Canada Legalized Pot in October, But its Black Market is Still Going Strong

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Canada legalized pot in October, but its black market is still going strong By Selena Ross The Washington Post A man inspects plants at his small cannabis-growing operation near Crawford Bay, in British Columbia, Canada, on Nov. 7, soon after the country legalized recreational pot.

The legal cannabis stores that opened here last fall still look pristine. Curious customers file in, but the shelves they peruse are often bare. Supplies are so short the stores are shuttered three days a week.

A few blocks from one outlet, though, a longtime pot dealer was receiving a stream of text alerts one afternoon this winter, a sign of booming business.

When the government launched Canada’s official recreational-pot market on Oct. 17, it was banking on the idea that many users would prefer to buy legally and that the black market would quickly begin to fade. It says things seem on track, with “early reports of a 65 percent reduction for illegally sourced products,” according to a spokeswoman for the minister in charge of the cannabis file.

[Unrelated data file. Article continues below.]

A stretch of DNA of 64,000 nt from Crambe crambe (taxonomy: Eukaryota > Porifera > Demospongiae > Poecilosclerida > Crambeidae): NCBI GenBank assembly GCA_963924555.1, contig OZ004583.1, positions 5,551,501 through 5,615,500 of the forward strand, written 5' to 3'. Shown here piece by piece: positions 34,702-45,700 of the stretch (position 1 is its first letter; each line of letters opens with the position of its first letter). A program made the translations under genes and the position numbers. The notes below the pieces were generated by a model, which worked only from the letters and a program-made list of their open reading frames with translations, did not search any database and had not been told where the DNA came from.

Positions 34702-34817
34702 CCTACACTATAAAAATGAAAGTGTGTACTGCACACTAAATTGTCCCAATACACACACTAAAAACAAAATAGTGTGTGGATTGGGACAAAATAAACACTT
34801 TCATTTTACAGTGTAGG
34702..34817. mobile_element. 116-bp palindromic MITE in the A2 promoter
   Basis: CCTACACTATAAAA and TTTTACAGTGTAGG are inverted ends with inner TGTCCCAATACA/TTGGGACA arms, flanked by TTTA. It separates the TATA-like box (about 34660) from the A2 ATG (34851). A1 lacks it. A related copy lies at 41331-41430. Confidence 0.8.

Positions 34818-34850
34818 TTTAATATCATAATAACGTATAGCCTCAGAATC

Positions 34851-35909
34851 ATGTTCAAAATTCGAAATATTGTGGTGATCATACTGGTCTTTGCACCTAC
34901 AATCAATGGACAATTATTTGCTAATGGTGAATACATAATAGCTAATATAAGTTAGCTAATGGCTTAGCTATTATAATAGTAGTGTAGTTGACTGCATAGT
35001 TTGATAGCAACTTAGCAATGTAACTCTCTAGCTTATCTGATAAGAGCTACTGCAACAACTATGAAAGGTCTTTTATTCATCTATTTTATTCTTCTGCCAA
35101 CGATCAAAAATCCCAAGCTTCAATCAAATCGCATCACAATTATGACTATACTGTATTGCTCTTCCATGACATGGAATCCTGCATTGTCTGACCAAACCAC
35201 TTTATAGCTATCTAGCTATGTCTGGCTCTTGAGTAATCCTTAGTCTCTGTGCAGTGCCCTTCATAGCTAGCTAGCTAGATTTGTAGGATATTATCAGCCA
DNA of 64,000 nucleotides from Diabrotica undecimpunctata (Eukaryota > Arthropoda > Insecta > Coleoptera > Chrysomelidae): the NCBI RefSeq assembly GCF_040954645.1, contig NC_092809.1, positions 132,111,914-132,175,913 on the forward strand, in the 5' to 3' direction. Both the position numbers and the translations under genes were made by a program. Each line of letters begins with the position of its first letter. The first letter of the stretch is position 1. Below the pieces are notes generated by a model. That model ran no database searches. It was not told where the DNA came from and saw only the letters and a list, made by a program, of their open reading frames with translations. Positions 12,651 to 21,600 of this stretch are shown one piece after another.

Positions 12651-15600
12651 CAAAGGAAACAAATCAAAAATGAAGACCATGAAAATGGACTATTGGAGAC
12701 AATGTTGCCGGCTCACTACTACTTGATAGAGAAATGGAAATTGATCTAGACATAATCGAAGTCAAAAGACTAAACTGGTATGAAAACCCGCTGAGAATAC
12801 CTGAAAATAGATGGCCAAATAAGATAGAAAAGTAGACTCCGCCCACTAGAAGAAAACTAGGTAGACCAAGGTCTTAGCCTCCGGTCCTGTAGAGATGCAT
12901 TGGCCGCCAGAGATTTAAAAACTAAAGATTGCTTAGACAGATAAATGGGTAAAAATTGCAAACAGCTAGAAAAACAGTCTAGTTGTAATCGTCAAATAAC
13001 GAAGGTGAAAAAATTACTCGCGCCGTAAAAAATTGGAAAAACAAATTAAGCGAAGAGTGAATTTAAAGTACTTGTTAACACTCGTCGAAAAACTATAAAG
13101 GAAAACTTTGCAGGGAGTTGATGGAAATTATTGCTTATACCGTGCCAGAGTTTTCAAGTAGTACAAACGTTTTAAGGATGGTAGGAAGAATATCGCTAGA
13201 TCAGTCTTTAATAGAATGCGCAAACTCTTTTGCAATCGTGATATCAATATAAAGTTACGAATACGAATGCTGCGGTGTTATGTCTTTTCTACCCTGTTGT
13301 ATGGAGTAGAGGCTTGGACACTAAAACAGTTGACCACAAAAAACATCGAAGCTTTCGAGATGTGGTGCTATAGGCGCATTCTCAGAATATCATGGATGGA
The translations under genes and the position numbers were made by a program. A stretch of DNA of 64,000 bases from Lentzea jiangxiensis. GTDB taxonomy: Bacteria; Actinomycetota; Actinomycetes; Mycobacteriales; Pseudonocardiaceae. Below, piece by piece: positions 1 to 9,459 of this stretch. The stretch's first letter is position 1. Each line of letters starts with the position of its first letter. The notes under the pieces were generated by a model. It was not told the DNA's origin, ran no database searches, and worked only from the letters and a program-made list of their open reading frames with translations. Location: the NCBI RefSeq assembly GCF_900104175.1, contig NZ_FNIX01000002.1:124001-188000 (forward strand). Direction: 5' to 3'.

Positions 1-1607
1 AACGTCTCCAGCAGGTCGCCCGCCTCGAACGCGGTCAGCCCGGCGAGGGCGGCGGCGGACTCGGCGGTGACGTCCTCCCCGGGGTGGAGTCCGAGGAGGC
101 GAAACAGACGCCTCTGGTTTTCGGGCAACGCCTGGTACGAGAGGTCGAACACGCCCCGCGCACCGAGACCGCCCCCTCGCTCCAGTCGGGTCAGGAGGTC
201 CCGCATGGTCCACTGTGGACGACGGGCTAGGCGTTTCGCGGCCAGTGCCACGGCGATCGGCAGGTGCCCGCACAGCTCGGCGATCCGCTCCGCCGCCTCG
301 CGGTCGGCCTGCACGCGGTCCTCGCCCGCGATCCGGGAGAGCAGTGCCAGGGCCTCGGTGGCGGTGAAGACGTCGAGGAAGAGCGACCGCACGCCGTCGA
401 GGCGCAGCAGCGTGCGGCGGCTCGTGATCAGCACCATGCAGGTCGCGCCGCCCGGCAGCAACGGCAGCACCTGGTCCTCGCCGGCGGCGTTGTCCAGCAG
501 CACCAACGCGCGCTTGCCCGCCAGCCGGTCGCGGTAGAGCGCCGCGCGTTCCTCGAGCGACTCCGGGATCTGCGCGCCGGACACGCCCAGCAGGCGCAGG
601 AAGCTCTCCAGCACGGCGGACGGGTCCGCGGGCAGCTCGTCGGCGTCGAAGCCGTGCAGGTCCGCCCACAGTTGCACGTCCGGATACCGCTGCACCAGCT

But there are also signs things aren’t going as expected.

In a national poll Ipsos conducted for Global News a month after legalization, more than a third of Canadian cannabis users said they were still buying from their regular dealers and hadn’t even tried the legal system. Five illegal sellers in Quebec told The Washington Post their sales are slightly up.

To the black marketeers, the bare-bones legal supplies are “pretty much a running joke,” said David, the busy Montreal dealer, who spoke on the condition that his last name not be used to avoid police attention.

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